Christopher Berner

2 minute read

I skipped 17.04, since it didn’t seem to add much that I was excited about, but 17.10 has switched from Unity back to Gnome3, so I wanted to give it a try. I did a fresh install of 17.10 on my Macbook Pro Retina mid-2012 (rMBP 10,1). It continues to simplify the installation process, and seems quite stable so far.

Improved from 16.10

  1. No longer need to use rEFInd
  2. Hi-DPI scaling!

Now for the directions!

1. Resize OSX Partition

This step is pretty straight-forward. Just open Disk Utility in OSX, and resize your existing OSX partition, so that there’s some free space for Ubuntu. You’ll want to leave the empty space as “free space” (it will get formatted during the Ubuntu installation). There are plenty of guides, if you get stuck on this step, including the Ubuntu wiki.

2. Install Ubuntu

  • Download the Ubuntu 17.10 ISO, and create a bootable USB drive.
  • Insert the USB, and hold ‘option’ key while booting. Select the USB drive to boot from.
  • Select “Try Ubuntu” (not “Install Ubuntu”) from the menu.
  • Once it boots to the Ubuntu Desktop Open the “Install Ubuntu” icon and follow the installation instructions. Note that the wifi won’t work (we’ll fix this in the next step), so don’t try to install updates during the installation process, unless you have a separate usb wifi dongle or ethernet.

3. Install Wifi Drivers

Wifi doesn’t work out of the box, so from another computer (or your OSX install) download the driver and its dependencies (dkms, libc6-dev, linux-libc-dev), then copy them all to a flash drive and boot back into Ubuntu. Install each with:

sudo dpkg -i "the package file you downloaded"

Alternatively, if you have a usb wifi card, you can use that and install the driver with this command:

sudo apt-get update && sudo apt-get install bcmwl-kernel-source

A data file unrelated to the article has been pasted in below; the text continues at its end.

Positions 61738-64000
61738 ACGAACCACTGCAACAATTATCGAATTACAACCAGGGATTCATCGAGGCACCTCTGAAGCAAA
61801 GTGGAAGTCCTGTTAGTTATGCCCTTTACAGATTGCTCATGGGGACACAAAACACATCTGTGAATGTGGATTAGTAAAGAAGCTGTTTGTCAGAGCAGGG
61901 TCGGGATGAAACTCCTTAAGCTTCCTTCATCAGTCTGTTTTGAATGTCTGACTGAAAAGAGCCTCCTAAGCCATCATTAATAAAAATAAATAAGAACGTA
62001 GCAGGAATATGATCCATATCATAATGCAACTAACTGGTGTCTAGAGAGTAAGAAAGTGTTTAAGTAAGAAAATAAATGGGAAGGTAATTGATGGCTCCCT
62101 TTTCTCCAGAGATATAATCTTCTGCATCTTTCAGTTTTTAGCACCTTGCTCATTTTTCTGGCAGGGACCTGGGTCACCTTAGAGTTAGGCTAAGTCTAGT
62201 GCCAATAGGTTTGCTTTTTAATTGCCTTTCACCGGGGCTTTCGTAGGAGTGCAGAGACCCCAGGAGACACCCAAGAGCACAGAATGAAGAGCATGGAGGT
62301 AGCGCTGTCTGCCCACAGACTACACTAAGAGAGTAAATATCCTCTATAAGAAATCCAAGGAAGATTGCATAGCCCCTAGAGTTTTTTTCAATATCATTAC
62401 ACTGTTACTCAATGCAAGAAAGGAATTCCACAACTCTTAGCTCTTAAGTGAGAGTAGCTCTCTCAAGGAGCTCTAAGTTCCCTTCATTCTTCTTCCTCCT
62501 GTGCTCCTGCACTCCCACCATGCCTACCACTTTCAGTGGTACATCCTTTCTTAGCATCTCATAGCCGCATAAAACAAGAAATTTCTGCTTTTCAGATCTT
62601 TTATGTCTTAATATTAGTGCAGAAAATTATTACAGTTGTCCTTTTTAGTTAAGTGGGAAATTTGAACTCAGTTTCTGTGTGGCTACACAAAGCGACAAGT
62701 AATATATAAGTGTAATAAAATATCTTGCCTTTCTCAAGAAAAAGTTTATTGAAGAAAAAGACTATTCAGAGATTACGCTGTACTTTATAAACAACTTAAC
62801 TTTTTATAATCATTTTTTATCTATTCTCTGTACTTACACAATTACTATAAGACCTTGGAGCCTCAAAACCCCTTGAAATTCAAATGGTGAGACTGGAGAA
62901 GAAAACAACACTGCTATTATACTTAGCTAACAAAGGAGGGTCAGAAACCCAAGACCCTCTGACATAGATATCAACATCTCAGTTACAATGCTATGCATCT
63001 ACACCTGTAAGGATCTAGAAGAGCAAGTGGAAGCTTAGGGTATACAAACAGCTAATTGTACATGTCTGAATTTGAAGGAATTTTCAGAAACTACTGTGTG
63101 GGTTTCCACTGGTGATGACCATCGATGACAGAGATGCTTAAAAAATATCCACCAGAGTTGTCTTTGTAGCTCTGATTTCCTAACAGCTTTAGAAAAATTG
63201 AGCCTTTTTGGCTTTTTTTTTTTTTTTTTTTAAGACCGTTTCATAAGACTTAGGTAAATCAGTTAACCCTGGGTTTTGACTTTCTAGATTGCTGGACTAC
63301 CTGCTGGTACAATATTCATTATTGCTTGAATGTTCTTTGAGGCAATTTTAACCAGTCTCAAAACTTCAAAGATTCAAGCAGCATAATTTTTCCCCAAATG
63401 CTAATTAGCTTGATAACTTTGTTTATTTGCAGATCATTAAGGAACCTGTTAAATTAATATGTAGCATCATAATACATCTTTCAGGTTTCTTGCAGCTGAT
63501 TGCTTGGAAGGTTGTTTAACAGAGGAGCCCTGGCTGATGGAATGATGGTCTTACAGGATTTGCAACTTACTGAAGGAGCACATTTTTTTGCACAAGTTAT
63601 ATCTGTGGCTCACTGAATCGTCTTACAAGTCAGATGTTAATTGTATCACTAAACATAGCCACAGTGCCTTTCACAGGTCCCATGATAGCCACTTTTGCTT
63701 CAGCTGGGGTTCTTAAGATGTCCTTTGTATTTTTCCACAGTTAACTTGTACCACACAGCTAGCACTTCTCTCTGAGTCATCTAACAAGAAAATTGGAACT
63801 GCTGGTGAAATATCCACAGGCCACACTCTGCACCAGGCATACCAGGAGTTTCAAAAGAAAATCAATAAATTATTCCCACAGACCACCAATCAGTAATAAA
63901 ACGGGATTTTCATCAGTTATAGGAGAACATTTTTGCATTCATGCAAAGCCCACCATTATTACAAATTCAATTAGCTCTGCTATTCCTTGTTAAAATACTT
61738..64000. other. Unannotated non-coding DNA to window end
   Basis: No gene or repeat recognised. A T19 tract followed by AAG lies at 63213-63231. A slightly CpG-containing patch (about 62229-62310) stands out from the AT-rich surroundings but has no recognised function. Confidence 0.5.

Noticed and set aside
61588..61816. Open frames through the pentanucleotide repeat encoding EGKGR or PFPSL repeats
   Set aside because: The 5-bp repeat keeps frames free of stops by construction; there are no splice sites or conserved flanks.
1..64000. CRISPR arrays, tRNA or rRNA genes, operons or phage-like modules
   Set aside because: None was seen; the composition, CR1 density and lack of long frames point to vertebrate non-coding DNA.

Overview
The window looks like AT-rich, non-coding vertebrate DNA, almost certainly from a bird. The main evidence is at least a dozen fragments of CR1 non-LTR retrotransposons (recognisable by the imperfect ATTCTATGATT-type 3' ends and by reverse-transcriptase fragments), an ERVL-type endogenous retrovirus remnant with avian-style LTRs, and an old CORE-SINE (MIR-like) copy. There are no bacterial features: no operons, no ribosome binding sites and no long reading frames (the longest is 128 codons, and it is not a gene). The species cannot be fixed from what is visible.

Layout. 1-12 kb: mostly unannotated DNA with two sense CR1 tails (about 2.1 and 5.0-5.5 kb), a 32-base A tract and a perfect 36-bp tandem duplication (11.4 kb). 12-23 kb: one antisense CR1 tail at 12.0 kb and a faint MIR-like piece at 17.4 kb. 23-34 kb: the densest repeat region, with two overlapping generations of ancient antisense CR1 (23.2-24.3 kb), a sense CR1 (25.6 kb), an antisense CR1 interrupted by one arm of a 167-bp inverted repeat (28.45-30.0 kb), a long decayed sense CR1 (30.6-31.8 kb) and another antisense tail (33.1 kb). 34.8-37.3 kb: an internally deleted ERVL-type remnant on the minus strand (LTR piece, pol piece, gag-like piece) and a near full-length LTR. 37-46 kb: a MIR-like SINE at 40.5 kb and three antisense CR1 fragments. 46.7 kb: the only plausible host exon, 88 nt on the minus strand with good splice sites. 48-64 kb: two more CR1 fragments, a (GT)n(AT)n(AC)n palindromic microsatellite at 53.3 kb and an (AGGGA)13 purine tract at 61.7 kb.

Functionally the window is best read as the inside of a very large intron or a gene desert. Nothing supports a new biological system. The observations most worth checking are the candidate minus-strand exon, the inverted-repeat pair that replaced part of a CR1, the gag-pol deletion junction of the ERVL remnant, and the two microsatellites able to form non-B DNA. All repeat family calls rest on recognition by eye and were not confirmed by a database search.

4. NVIDIA Drivers (optional)

The nouveau drivers work well, but if you want the proprietary drivers which may give better gaming performance, you’ll need to install them separately. Open “Software & Updates” then go to the “Additional Drivers” tab and select the latest proprietary driver.

5. Other Configuration (optional)

If you’re like me and want the F1-F12 keys to behave as function keys, and not special keys then just follow these steps from the AppleKeyboard guide

echo options hid_apple fnmode=2 | sudo tee -a /etc/modprobe.d/hid_apple.conf
sudo update-initramfs -u -k all
sudo reboot
Christopher Berner

2 minute read

I did a fresh install of 16.10 on my Macbook Pro Retina mid-2012 (rMBP 10,1). It seems quite stable so far, and brings a bunch of small improvements over 16.04. Improved from 16.04 Startup Disk Creator can be used for creating the ISO Installer works more smoothly Nvidia drivers no longer required for good performance Intel power management works correctly Now for the directions! 1. Resize Partitions This step is pretty straight-forward.

Christopher Berner

3 minute read

I did a fresh install of 16.04 on my Macbook Pro (rMBP). It seems quite stable so far, and brings a number of improvements over 14.04. Improved from 14.04 No more special ISO (works with the default amd64 image) EFI is setup by default now Nvidia driver is automatically configured Now for the directions! 1. Resize Partitions This step is pretty straight-forward. Just open Disk Utility in OSX, and resize your existing OSX partition, so that there’s some free space for Ubuntu.

Christopher Berner

2 minute read

I recently spent a bunch of time investigating why a Java application was spending a significant amount of time paused, even when garbage collection cycles were only taking ~200ms. The issue turned out to be other safepoints. For those that don’t know, the VM uses safepoints to perform a variety of internal operations, and they involve pausing every Java thread. Garbage collection is the most well known, but many other operations such as deoptimization, and revoking biased locks require a safepoint as well.

Christopher Berner

3 minute read

I did an upgrade install of 13.10, so I skipped writing a blog post about it. However, I did a fresh install of 14.04 on my macbook pro (rMBP). It seems quite stable so far, and is mostly the same as 13.10 and 13.04. Improved from 13.04 Better nvidia support (no more need to set kernel options) Now for the directions! 1. Preparation Just follow steps 1 through 3 in my first guide, to get rEFIt installed and prepare to install Ubuntu.